Organizations can approach investments in corporate governance, relationship identification, risk management practices and regulatory compliance initiatives as one-off, isolated activities, or they can use these investments as an opportunity to strengthen and unify their risk culture, aligning best practices to protect and enhance stakeholder value. A silo-based approach to fraud prevention will not only be insufficient but will also result in compliance processes layered one upon the other, adding cost and duplication, and reducing the overall agility of our client’s business; in effect, increasing risk. This piecemeal reactive approach also leaves a gap between the processes designed to keep the organization in line with its regulatory obligations and the policies needed to protect and improve the franchise. Organizations are only as strong as their weakest components, like the links in a chain.

The ACFE tells us that people tend to identify with their positions, focusing more on what they do rather than on the purpose of it. This leads to narrowed vision on the job, resulting in a myopic sense of responsibility for the results produced when all positions interact. ln the event of risk management breakdowns or when results are below expectations, it is difficult for people to look beyond their silo. The enemy is out there syndrome, a byproduct of seeing only one’s own position, results in people quickly blaming someone or something outside themselves, including regulators, when negative events like long running frauds are revealed and retreating within the perceived safety of their fortress silo. This learning disability makes it almost impossible to detect the leverage that can be used on issues like fraud prevention and response that straddle the boundary between ‘us’ and ‘them’.

However, it is particularly disconcerting that the weakest numbers by industry sector, including financial services, occur in the ACFE studies measuring organization wide accountability and people’s understanding of their accountability. My personal feeling is that much of the reason for this low score is the perpetuation of organizational silos resulting from management’s failure to adequately identify and document all of its stakeholders’ cross-organizational relationships.

Trust but Check

The community support for a business, and business in general, depends on the credibility that stakeholders place in corporate commitments, the company’s reputation, and the strength of its competitive advantage. All of these depend on the trust that stakeholders place in a company’s activities. Trust, in turn, depends on the values underlying corporate activities. Off-shore accounts, manipulation of shell corporations to evade taxes, loan fraud and management self-dealing are just a few instances of the moral cancer that, drop by drop, erodes trust until the point where the free enterprise systems of democratic nations are replaced by naked oligarchy, kleptocracy and cultures of corruption.

If the interests of all stakeholders are systematically not respected, then action that continues to be often painful to shareholders, officers, and directors usually occurs. In fact, it is unlikely that businesses or professions can achieve their long-run strategic objectives without the support of key stakeholders, such as shareholders, employees, customers, creditors, suppliers, governments, and host communities.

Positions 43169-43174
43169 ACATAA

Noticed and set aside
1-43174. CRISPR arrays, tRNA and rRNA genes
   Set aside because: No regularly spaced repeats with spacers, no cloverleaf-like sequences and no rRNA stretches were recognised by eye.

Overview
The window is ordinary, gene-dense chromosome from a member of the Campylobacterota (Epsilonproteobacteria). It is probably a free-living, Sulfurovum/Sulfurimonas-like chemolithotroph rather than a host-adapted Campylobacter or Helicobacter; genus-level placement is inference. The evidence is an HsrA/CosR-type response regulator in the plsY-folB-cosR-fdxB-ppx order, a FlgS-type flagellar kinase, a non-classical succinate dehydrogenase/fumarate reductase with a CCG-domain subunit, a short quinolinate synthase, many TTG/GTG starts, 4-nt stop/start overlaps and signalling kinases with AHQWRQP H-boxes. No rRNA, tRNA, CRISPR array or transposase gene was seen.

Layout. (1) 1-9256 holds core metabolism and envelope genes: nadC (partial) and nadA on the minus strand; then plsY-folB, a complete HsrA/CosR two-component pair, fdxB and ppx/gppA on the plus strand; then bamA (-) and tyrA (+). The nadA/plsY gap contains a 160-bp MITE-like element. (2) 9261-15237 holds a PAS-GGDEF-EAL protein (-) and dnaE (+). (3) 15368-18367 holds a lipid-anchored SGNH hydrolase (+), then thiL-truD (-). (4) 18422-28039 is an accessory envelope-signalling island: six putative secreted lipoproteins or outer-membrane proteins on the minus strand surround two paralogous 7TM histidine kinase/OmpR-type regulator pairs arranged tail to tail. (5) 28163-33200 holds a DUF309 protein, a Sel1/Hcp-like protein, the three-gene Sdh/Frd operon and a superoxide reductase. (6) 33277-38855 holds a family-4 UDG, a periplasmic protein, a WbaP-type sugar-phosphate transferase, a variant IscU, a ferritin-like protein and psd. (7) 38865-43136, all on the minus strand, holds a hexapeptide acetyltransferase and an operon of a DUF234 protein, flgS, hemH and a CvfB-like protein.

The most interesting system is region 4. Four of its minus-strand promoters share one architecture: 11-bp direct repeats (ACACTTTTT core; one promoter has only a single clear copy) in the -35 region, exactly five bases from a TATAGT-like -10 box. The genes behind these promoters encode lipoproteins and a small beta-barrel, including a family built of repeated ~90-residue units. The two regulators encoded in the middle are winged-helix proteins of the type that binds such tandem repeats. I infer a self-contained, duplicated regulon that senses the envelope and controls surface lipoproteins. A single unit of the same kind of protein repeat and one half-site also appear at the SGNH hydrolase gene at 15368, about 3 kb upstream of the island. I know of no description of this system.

A constant theme and trend (as echoed in the trade press) has become increasingly more evident since the turn of the century. The judgment and moral character of executives, owners, boards of directors, and auditors has been often insufficient, on their own, to prevent increasingly severe corporate, ethical, and governance scandals. Governments and regulators world-wide have been required to constantly tighten guidelines and governance regulations to assure the protection of the public. The self-interested lure of greed has proven to be too strong for many to resist, and they have succumbed to conflicts of interest when left too much on their own. Corporations that were once able to shift jurisdictions to avoid new regulations regarding tax and other matters now are facing global measures designed to expose and control questionable ethics and governance practices. Assurance professionals themselves, of all types, are also facing international standards of behavior.

These changes have come about because of the pressures brought to bear on corporations and management by the reporting of scandals and abuses by a still potent free press and by suits by activist investors and other involved stakeholders. But changes in laws, regulations, and standards are only part of what stakeholders have contributed. The expectations for good ethical behavior and good governance practices have changed. Failure to comply with these expectations now impacts reputations, profits, and careers even if the behavior is strictly within legal boundaries.

As ACFE training tells us, it’s become increasingly evident to most executives, owners, and auditors that their individual success is directly related to their ability to develop and maintain a corporate culture of integrity. They cannot afford the loss of reputation, revenue, reliability, and credibility as a result of a loss of integrity. It is no longer an effective, sustainable, or medium or long-term strategy to project or practice questionable ethics. ACFE training goes on to indicate a number of causes, or signs, of ethical problems within any given corporation: